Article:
Anti-incumbent Fever Scarcely In EvidenceMay 30th, 2012 10:04 pm Associated Press
WASHINGTON (AP) — Anti-incumbent fever is scarcely in evidence in the 2012 congressional primaries, despite costly efforts by conservatives to remake the Republican Party and this week’s defeat of a Texas Democrat ousted after eight terms in office.
Rep. Silvestre Reyes’ loss Tuesday night in an El Paso-centered district made him the seventh lawmaker of either party to fall in a primary for re-election this year. Three of the defeats were inevitable — cases of one incumbent running against another after congressional boundaries were shifted to conform with 2010 Census results.
In the most notable defeat of an incumbent, Republican Sen. Richard Lugar lost to tea party-backed challenger Richard Mourdock in Indiana, although the impact of the upset on the fall campaign remains uncertain.
But hundreds of incumbents have won in the 32 states that have held primaries to date, most of them with ease.
With relatively few forced retirements at the polls so far, officials in outside groups cite other evidence of electoral success.
They cheered when tea party-backed Ted Cruz qualified for a runoff against heavily favored Lt. Gov. David Dewhurst in a Senate Republican campaign in Texas, claimed credit for holding veteran Rep. Spencer Bachus, R-Ala., to a narrow win — even though he gained nearly 60 percent of the vote in a multi-candidate race — and cited the decision of longtime Rep. Dan Burton, R-Ind., to retire as evidence of their impact.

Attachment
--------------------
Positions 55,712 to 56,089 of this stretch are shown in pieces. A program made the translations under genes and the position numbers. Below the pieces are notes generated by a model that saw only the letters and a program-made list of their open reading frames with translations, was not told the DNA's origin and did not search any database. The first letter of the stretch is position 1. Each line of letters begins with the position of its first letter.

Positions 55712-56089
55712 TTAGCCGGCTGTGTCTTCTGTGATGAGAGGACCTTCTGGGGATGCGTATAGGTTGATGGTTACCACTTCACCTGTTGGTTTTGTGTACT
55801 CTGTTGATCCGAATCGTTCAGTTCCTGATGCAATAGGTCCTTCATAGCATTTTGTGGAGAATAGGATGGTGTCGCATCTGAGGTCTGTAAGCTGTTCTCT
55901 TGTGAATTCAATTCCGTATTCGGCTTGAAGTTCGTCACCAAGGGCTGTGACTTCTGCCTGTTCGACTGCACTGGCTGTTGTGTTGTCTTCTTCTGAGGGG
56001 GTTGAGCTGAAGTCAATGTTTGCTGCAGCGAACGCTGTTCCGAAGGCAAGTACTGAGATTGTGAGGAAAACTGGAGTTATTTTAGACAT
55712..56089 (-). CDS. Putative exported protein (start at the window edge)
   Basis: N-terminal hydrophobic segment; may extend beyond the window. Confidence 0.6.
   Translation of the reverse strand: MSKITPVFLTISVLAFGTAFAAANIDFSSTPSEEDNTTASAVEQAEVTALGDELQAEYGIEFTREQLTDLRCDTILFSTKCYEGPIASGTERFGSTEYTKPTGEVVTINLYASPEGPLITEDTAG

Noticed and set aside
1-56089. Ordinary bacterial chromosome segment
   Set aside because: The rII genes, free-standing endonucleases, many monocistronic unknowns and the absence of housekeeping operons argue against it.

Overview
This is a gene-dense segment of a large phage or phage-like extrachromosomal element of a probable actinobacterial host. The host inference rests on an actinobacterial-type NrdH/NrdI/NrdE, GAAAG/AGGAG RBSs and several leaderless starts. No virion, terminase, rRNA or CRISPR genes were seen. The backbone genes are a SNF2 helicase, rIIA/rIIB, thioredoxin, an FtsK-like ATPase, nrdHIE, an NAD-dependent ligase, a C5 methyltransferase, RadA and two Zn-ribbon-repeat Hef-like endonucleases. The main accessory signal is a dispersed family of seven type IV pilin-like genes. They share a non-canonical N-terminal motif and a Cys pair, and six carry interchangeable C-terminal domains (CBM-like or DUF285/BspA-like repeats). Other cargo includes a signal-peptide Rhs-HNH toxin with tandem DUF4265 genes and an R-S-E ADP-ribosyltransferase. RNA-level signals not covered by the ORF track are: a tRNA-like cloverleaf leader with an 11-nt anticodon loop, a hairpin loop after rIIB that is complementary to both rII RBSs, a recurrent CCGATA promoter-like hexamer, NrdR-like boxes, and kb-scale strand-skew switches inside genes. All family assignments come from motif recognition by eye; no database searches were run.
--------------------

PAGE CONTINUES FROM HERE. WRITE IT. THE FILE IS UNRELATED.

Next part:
“Congress has a disapproval rating of close to 90 percent in poll after poll. There’s an anti-incumbent statement right there,” said Curtis Ellis of the Campaign for Primary Accountability, an organization that has been involved in races against about 10 incumbents of both party.
Ellis said his organization seeks to act as an equalizer against the built-in fundraising and other advantages held by incumbents. It spent $240,000 to help Reyes’ challenger, Beto O’Rourke, but a $165,000 investment elsewhere in Texas failed to dislodge Republican Rep. Ralph Hall. Nor could it engineer the defeat of Reps. Jesse Jackson Jr., D-Ill., or Jo Bonner, R-Ala.
“It’s so hard to find a challenger” in many cases, Ellis said. “It’s very difficult to raise the money to do the job right. We beat the bushes looking for real races,” he said. “We’re not going to spend money for somebody who wears a tin-foil hat, lives in the basement of his mother’s house and spends 20 bucks” to challenge a committee chairman.
Some conservatives argue that the public anger that roiled the campaign of 2010 remains a force but has taken on a different form.
“Instead of doing tea party events and protests they are donating money and they are volunteering,” said Matt Hoskins of the Senate Conservatives Fund, founded by Sen. Jim DeMint, R-S.C. “The difference is they are doing less talking this cycle and they’re doing more work.”